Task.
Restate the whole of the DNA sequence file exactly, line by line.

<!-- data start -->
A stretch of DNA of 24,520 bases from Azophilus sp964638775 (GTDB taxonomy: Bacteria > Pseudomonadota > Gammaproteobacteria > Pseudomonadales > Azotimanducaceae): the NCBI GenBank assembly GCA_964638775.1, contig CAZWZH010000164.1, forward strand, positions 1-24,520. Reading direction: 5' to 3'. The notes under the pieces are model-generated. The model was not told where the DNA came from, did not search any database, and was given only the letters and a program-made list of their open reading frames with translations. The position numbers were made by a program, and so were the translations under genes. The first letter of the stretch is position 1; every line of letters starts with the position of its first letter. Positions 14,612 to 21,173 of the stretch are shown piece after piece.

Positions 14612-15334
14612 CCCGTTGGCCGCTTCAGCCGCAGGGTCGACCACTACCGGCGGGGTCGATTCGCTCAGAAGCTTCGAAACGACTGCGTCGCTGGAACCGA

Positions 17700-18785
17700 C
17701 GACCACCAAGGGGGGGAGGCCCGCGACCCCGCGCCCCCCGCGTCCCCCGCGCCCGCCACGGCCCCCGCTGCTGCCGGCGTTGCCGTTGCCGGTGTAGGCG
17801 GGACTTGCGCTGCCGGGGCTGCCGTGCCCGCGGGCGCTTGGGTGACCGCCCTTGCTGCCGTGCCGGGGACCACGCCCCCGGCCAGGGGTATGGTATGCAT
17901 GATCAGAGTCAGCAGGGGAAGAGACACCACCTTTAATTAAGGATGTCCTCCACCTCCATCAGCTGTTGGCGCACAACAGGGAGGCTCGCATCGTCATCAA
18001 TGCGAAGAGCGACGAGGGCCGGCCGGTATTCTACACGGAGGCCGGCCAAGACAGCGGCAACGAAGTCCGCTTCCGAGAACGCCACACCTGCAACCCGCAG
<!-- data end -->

A stretch of DNA of 24,520 bases from Azophilus sp964638775 (GTDB taxonomy: Bacteria > Pseudomonadota > Gammaproteobacteria > Pseudomonadales > Azotimanducaceae): the NCBI GenBank assembly GCA_964638775.1, contig CAZWZH010000164.1, forward strand, positions 1-24,520. Reading direction: 5' to 3'. The notes under the pieces are model-generated. The model was not told where the DNA came from, did not search any database, and was given only the letters and a program-made list of their open reading frames with translations. The position numbers were made by a program, and so were the translations under genes. The first letter of the stretch is position 1; every line of letters starts with the position of its first letter. Positions 14,612 to 21,173 of the stretch are shown piece after piece.

Positions 14612-15334
14612 CCCGTTGGCCGCTTCAGCCGCAGGGTCGACCACTACCGGCGGGGTCGATTCGCTCAGAAGCTTCGAAACGACTGCGTCGCTGGAACCGA

Positions 17700-18785
17700 C
17701 GACCACCAAGGGGGGGAGGCCCGCGACCCCGCGCCCCCCGCGTCCCCCGCGCCCGCCACGGCCCCCGCTGCTGCCGGCGTTGCCGTTGCCGGTGTAGGCG
17801 GGACTTGCGCTGCCGGGGCTGCCGTGCCCGCGGGCGCTTGGGTGACCGCCCTTGCTGCCGTGCCGGGGACCACGCCCCCGGCCAGGGGTATGGTATGCAT
17901 GATCAGAGTCAGCAGGGGAAGAGACACCACCTTTAATTAAGGATGTCCTCCACCTCCATCAGCTGTTGGCGCACAACAGGGAGGCTCGCATCGTCATCAA
18001 TGCGAAGAGCGACGAGGGCCGGCCGGTATTCTACACGGAGGCCGGCCAAGACAGCGGCAACGAAGTCCGCTTCCGAGAACGCCACACCTGCAACCCGCAG